On May 5 we steamed back to the area where we had whales the day before. At 0600, winds were a consistent 20kts and a bit too choppy to launch small boats. A couple of us were up on watch to put us in the thick of whales, and Mark (WHOI) fished for copepods. With one cast of the plankton net, they had enough copepods to keep them busy sorting for hours. Mark and Nadine are looking at the different phases of copepod maturity and trying to discern what may trigger them from one phase to another…which means sorting them while alive, photographing each one, and preserving each tiny copepod individually! They have three microscopes and quite the assembly line procedure.
Around midday, the seas calmed enough to launch our gray boat. We had a spectacular day on the water, photographing over 25 right whales and biopsy sampling two animals that had never been sampled. For every right whale that you try to drive the boat towards, there were two or three sei whales that you had to get around. It’s like getting through one of those crazy Boston intersections with no traffic light…big whales coming from every direction…with mouths big enough to walk into all agape…truly spectacular!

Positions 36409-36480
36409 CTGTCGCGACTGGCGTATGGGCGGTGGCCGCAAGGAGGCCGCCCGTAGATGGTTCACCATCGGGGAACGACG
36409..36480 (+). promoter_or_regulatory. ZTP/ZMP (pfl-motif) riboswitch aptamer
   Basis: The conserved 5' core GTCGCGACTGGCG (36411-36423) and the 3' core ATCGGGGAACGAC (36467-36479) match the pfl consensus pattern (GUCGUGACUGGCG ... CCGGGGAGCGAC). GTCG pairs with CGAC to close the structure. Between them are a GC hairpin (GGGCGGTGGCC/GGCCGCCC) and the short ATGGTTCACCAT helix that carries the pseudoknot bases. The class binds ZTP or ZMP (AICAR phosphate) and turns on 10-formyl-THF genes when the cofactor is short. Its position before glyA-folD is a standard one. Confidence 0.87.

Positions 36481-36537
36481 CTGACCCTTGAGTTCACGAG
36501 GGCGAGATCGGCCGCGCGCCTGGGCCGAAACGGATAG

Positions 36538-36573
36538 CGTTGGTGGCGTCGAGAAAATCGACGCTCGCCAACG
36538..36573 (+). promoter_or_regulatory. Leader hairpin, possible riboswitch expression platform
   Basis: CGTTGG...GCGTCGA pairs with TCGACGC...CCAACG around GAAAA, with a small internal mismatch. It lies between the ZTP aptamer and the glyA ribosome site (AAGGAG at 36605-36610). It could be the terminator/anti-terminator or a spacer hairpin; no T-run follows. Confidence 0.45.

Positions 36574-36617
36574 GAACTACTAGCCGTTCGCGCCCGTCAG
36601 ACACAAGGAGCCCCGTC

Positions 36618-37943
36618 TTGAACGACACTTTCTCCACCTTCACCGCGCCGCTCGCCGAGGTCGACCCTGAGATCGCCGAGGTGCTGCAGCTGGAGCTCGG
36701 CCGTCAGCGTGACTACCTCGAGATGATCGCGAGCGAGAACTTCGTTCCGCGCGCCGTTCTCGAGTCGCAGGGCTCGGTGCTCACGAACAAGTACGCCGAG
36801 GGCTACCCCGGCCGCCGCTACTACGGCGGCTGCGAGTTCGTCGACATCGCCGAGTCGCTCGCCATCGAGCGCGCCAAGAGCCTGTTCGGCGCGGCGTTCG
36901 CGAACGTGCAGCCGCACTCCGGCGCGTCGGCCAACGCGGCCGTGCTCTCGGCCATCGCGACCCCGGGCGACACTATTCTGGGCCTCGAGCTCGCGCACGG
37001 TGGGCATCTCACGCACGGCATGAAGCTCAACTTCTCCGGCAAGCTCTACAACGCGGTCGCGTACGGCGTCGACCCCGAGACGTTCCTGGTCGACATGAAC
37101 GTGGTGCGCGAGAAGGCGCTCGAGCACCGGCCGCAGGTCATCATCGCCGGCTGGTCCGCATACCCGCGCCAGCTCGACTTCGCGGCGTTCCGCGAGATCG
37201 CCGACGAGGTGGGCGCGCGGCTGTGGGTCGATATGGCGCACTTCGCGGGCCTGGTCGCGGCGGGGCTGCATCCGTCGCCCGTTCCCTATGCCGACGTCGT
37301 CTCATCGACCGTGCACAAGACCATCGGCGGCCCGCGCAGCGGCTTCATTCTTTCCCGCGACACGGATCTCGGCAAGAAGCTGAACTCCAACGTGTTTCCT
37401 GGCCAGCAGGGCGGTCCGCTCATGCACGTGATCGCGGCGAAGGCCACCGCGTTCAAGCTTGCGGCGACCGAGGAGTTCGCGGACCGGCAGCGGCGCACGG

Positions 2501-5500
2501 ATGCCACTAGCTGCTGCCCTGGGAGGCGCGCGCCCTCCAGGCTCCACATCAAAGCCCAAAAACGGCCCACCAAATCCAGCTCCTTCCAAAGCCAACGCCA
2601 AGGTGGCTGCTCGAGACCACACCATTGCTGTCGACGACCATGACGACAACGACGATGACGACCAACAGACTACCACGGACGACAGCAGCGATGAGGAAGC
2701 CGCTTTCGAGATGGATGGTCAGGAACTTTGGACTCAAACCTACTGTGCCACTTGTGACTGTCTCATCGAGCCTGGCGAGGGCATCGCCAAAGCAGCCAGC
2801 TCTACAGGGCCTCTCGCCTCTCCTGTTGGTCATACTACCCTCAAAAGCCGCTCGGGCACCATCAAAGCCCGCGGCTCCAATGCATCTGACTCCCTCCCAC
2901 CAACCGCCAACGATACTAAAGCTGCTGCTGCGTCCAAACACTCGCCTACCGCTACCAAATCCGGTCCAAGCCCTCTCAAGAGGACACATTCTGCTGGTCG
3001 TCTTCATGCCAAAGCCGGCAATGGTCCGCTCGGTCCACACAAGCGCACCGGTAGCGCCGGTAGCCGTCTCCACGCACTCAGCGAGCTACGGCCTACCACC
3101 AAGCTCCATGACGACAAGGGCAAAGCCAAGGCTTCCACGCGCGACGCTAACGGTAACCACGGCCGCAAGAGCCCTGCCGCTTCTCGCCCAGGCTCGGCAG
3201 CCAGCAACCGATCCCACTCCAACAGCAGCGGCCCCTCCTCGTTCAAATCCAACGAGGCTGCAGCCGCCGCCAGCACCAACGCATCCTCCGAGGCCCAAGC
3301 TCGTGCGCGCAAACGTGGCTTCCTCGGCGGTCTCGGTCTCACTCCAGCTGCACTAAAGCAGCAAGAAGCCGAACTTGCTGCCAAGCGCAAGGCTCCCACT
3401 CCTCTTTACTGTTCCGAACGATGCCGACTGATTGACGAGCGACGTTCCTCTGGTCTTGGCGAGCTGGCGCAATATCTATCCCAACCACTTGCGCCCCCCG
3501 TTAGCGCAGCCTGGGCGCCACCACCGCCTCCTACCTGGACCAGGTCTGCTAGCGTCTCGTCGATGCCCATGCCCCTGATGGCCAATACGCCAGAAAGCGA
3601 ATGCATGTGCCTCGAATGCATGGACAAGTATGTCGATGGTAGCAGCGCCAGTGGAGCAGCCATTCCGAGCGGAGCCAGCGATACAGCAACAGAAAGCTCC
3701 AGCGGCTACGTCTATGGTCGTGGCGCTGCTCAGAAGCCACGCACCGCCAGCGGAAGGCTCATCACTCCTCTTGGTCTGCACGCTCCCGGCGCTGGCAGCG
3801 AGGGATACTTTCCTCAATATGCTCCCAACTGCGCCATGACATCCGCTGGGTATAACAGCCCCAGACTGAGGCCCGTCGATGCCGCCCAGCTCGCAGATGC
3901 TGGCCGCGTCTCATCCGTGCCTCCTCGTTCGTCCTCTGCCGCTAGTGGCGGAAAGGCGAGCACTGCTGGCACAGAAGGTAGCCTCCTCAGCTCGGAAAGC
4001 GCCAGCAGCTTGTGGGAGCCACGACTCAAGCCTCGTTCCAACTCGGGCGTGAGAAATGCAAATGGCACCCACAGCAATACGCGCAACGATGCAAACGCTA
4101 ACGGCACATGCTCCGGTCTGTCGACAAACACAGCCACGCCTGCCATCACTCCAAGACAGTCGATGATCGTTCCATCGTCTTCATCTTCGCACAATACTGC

Mark and Nadine launched in Boo a bit later. They were successful in getting a suction-cup tag on a right whale within the hour and it stayed on for almost three hours! They were able to track their tagged whale using a high frequency sound coming from the tag (that the whale can’t hear) underwater. It’s a good thing, because you would never be able to keep up with one individual visually.
The ship’s crew has been most accommodating and the chief boatswain is staying on watch a bit later in the day so we can make good use of workable weather and daylight. Both small boats and crew were back aboard around 1900hrs, and Rockwell had saved us a spectacular feast.